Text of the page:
|Age at start of episode||1997-98||1998-99||1999-2000||2000-01||2001-02||2002-03||2003-04||2004-05||2005-06||2006-07|
|(1) This age category includes babies under the age of one.|
A finished admission episode is the first period of in-patient care under one consultant within one healthcare provider. Please note that admissions do not represent the number of in-patients, as a person may have more than one admission within the year.
2. Admission methods: Emergency
Via accident and emergency (A and E) services, including casualty department of provider
Via General Practitioner (GP)
Via Bed Bureau, including Central Bureau
Via Consultant Out-patient Clinic
Other meansincluding patients who arrive via A and E department of another healthcare provider.
3. Assessing growth through time
HES figures are available from 1989-90 onwards. During the years that these records have been collected by the national health service there have been ongoing improvements in quality and coverage. These improvements in information submitted by the NHS have been particularly marked in the earlier years and need to be borne in mind when analysing time series. Changes in NHS practice also need to be borne in mind when analysing time series. For example a number of procedures may now be undertaken in outpatient settings and may no longer be accounted in the HES data. This may account for any reductions in activity over time.
4. Ungrossed data
Figures have not been adjusted for shortfalls in data (i.e. the data are ungrossed).
5. Data quality
HES are compiled from data sent by over 300 NHS trusts, and primary care trusts in England. Data are also received from a number of independent sector organisations for activity commissioned by the English NHS. The Information Centre for health and social care liaises closely with these organisations to encourage submission of complete and valid data and seeks to minimise inaccuracies and the effect of missing and invalid data via HES processes. While this brings about improvement over time, some shortcomings remain.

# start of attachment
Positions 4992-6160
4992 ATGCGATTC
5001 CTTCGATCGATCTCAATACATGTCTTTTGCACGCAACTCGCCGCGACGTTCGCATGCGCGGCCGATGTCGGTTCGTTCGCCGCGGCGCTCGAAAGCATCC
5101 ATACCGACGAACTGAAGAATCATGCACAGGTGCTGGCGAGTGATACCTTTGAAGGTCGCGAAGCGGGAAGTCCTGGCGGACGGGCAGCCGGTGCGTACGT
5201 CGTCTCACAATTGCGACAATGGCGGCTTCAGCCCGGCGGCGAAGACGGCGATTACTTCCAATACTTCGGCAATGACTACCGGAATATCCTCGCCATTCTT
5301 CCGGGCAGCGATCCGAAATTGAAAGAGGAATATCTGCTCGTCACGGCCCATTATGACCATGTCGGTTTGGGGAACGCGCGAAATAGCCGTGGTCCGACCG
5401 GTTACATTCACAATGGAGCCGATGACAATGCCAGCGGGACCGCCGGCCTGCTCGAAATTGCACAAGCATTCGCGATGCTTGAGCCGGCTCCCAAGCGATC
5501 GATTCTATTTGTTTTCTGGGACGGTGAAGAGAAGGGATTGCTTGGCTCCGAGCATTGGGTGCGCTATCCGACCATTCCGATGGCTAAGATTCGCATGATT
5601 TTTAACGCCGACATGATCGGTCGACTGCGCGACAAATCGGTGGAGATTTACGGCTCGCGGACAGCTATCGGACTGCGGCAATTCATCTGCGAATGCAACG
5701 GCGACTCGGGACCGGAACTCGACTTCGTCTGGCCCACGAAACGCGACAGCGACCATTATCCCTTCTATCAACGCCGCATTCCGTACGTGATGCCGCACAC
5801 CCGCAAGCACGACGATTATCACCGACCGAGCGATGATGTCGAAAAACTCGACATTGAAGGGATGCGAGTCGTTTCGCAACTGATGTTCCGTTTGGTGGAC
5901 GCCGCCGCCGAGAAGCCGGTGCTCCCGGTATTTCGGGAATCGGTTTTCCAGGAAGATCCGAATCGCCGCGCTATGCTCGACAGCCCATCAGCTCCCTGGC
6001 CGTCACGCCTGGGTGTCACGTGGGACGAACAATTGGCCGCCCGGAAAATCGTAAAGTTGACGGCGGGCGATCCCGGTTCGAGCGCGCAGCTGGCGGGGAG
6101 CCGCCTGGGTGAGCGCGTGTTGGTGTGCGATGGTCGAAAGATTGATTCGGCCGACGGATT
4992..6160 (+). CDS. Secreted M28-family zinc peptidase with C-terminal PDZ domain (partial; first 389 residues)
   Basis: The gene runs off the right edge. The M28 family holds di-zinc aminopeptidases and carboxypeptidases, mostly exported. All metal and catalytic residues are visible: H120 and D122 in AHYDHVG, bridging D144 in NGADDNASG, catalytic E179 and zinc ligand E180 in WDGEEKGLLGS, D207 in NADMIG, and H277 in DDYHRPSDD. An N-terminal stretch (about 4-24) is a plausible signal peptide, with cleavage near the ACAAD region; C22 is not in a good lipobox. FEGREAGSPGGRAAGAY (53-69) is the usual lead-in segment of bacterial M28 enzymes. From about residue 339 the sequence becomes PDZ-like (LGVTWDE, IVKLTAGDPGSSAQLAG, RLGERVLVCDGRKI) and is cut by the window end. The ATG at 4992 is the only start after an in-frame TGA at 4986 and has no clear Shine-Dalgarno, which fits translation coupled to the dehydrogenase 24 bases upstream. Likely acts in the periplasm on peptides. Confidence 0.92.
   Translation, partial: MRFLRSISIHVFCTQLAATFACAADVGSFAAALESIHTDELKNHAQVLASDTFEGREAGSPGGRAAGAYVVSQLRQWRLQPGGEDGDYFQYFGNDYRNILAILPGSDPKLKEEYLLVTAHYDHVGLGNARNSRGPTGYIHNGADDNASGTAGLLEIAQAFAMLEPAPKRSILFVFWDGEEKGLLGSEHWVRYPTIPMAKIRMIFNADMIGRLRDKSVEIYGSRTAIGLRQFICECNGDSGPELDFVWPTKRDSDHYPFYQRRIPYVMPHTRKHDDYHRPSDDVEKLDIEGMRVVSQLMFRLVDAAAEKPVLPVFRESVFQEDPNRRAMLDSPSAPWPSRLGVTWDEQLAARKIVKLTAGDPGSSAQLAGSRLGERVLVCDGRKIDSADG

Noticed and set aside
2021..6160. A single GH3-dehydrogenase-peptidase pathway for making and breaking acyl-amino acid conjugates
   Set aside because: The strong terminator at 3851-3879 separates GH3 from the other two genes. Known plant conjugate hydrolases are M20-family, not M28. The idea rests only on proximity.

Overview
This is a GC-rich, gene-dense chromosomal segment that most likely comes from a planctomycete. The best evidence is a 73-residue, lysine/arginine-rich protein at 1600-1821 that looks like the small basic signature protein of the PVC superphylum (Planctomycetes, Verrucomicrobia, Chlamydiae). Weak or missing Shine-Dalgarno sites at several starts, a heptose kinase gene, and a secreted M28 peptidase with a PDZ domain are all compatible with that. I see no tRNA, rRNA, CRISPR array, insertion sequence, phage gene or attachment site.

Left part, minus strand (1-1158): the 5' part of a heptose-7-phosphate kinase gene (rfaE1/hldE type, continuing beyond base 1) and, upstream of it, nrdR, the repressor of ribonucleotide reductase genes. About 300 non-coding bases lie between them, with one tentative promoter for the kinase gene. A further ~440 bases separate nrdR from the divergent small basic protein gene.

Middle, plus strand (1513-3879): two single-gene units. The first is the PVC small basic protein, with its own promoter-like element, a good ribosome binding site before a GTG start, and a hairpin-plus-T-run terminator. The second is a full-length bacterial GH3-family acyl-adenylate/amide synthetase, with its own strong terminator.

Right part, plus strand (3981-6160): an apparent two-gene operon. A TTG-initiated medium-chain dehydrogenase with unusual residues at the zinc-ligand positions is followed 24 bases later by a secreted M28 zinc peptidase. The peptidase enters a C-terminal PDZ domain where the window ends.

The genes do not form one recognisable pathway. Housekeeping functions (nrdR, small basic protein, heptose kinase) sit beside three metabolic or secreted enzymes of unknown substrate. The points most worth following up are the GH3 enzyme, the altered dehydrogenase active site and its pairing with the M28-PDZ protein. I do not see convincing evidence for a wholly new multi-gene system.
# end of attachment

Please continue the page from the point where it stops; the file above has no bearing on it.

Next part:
Hospital Episode Statistics (HES), The Information Centre for health and social care.
Ann Keen: Infections are generally controlled by good infection control practice but national health service trusts may introduce additional measures such as restricting visiting if appropriate. Most visitors, including children, only spend time with one patient and providing they follow hospital advice e.g. on hand washing there is little risk of them acquiring the organism or infecting others.
Norman Lamb: To ask the Secretary of State for Health what written representations his Department has received from NHS trusts on the 18 week waiting time target in the last six months; and if he will place copies of all such representations in the Library.